In the class I am teaching this semester, I was talking about the "discreteness" of the floating point number line, and the errors that pop up due to finite precision.

One of my students pointed out that he had heard that finite-precision was behind some of the initial failures of Patriot missiles.

So I went back and

researched and found that on Feb 25, 1991 an incoming Iraqi Scud missile killed 28 soldiers at Dharan because the Patriot missile that had been fired to intercept it failed.

The source of the problem was that the onboard 24-bit computer measured time in integral units of 1/10 of a second (so 35, 36, and 37 instead of 3.5s, 3.6s and 3.7s), and the integer was multiplied by 1/10 on demand.

The problem is 1/10 is a non-terminating sequence (0.0001100110011....) when translated in base-2. This is similar to 1/3 being non-terminating in base-10 (0.333...). When chopped off after 24 bits, the truncation error is about 1/10^7 s.

While this may seem small, a battery operating for 100 hours on the missile would have accumulated a round-off error of 0.34 seconds. Given the speed of the Patriot missile (about 1700 m/s), it was off-target by about 600 meters.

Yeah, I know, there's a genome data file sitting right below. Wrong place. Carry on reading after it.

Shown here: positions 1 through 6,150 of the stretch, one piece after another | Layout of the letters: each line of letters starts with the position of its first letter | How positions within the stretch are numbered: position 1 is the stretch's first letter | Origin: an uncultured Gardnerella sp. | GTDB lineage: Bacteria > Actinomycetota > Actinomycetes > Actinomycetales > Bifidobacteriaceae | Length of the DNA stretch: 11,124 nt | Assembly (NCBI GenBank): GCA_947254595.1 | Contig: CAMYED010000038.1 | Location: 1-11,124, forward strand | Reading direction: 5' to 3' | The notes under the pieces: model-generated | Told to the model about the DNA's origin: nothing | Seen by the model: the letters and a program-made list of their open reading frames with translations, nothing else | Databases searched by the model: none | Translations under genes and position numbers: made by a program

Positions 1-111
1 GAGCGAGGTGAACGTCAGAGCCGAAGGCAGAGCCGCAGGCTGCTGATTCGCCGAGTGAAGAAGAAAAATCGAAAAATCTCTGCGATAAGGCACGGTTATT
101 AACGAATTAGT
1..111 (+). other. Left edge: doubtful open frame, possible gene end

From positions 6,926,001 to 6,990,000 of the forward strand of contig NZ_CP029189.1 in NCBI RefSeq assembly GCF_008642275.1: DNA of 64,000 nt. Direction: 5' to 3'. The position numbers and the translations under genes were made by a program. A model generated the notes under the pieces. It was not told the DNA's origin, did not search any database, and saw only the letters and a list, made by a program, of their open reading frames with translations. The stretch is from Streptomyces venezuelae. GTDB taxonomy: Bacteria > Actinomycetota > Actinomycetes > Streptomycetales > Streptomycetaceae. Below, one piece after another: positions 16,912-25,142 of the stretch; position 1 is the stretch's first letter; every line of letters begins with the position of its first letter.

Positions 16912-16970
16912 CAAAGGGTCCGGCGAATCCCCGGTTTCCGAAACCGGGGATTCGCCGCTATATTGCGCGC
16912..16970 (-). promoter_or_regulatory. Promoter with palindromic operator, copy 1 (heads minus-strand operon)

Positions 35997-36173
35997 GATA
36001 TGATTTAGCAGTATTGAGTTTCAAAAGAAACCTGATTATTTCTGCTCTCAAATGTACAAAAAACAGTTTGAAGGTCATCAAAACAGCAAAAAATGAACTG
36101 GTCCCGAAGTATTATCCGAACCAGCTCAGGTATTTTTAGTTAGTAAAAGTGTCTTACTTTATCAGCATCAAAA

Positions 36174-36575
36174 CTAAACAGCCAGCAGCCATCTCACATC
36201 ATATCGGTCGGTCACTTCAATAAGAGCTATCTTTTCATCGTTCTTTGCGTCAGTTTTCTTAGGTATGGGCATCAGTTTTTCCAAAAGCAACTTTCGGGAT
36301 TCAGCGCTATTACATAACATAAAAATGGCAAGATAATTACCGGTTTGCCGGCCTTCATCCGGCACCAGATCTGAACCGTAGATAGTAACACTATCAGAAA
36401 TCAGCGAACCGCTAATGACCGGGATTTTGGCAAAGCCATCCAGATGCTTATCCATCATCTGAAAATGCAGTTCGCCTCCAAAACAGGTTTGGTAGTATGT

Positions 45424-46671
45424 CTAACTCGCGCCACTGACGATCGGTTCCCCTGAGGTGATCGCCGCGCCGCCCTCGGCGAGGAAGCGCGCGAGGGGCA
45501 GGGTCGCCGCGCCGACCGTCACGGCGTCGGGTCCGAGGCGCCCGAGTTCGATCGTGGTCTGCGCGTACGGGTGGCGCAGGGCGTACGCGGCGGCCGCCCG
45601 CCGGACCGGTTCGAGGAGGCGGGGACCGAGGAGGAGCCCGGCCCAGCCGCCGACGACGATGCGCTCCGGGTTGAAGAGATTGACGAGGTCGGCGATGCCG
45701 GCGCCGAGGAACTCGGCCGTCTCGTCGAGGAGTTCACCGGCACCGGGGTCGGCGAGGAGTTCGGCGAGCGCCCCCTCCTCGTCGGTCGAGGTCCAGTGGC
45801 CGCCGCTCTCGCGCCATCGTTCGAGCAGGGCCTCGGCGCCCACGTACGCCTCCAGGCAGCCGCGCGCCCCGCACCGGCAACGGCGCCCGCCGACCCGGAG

Interestingly, the Israeli's warned the US Army about the problem two weeks ago before the accident. Their solution: reboot frequently. While they did not know how this solved the problem, frequent resetting made the clock time smaller (than 100 hours), which meant smaller accumulated round-off error.

Obviously, the problem could also have been avoided by using 1/8 or 1/16 as the unit of time, since these numbers can be represented exactly in base-2.

Images: xkcd and Wired.com